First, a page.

Very, very few people on the planet have ever seen a car powered by hydrogen fuel cells, much less ridden in or driven one.
But if you've wondered what they sound like in operation, now's your chance.
At a recent technology presentation, BMW showed off two different prototype vehicles powered by hydrogen fuel cells, part of its technology partnership with Toyota on advanced powertrains.
Now a recent video on the YouTube channel Cars demonstrates what a fuel-cell powered vehicle sounds like when it comes whooshing past you.
And given the mysterious, even ominous, flat-black paint on the heavily modified BMW i8 prototype car, the sounds somehow match: The vehicle sounds almost as unusual as it looks.
2016 Toyota Mirai hydrogen fuel-cell car, Newport Beach, CA, Nov 2014Enlarge Photo
As we learned from our drive in a pre-production 2016 Toyota Mirai hydrogen vehicle, the low-speed behavior is pretty similar to that of an electric car.
Both types of vehicles use powerful electric motors to turn the wheels; it's only the source of the electricity that's different.
ALSO SEE: 2016 Toyota Mirai: First Drive Of Hydrogen Fuel-Cell Sedan (Dec 2014)
At lower speeds, the Mirai sounds pretty much like a Prius hybrid in all-electric mode. Tire noise and a bit of background whine are the dominant sounds.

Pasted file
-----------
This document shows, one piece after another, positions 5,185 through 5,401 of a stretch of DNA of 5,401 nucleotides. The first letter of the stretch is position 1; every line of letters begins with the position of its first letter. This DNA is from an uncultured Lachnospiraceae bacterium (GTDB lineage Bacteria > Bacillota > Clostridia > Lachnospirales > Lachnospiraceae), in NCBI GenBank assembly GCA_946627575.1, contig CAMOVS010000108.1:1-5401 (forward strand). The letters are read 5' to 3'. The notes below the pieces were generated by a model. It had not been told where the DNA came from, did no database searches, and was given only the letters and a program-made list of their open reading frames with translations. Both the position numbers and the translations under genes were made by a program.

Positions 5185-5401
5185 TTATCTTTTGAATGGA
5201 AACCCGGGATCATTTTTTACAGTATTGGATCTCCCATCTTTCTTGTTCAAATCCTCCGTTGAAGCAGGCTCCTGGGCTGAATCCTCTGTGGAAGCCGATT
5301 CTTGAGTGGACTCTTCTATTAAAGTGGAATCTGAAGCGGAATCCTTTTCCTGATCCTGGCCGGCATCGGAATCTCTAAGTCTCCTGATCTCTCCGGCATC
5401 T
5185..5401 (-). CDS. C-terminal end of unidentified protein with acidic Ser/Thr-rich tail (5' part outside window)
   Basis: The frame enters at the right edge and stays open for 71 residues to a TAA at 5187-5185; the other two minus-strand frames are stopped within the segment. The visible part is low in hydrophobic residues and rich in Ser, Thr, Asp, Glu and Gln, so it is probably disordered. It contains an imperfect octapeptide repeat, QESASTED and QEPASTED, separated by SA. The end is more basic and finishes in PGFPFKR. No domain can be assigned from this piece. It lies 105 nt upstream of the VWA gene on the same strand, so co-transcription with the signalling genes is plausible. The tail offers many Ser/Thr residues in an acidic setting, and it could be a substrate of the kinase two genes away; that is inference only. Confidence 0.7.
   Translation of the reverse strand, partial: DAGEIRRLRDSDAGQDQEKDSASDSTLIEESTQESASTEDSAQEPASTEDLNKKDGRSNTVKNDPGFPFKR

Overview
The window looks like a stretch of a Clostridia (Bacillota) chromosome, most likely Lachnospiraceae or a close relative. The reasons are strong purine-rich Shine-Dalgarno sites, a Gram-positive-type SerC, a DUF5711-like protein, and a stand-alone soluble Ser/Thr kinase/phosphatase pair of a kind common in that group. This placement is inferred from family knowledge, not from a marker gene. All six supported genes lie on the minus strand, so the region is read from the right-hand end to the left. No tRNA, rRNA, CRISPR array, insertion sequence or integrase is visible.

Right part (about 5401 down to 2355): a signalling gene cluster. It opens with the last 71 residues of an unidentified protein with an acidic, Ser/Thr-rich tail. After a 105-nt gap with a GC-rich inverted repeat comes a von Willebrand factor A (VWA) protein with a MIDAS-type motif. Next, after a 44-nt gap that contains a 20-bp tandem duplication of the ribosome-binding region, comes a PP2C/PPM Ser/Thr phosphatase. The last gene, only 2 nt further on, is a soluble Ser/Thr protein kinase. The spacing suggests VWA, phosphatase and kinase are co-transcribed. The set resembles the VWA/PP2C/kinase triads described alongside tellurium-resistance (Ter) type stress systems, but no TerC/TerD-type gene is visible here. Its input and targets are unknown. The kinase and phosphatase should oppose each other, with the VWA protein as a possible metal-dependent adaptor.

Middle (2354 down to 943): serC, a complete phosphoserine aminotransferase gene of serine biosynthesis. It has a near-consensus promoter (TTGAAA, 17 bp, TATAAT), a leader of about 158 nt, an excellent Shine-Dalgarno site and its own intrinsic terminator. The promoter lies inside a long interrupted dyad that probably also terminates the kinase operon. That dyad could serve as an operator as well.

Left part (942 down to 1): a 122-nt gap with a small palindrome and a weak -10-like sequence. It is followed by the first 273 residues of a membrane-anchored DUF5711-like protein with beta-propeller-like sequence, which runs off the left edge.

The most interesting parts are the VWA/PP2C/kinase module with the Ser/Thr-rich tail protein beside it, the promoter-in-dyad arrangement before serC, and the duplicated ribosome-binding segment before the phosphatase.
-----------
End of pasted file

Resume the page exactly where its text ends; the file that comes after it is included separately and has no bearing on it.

But at higher speeds, Toyota's hydrogen sedan adds a variety of additional noises as the compressors and pumps increase the volume of hydrogen fed to the fuel-cell stack to increase the power output.
BMW hydrogen fuel cell technologyEnlarge Photo
The "whoosh" you hear in the BMW video is matched by a similar sound, though less pronounced, in the Mirai. It comes from water vapor being expelled out the tailpipe.
The Toyota also manifested a high-pitched whir (we called it a "wheeze") from the air compressor that feeds oxygen into the fuel-cell stack.
No hydrogen fuel-cell car will generate anything like the powertrain noise of a vehicle powered by an internal-combustion engine which, after all, is producing thousands of tiny explosions to move itself along the road.
But we rather like this video because it shows off the alien nature of hydrogen fuel-cell powerplants.
Electric cars are quiet, perhaps with a little whine; hydrogen fuel-cell cars add an element of different, almost otherworldly, audio to the experience.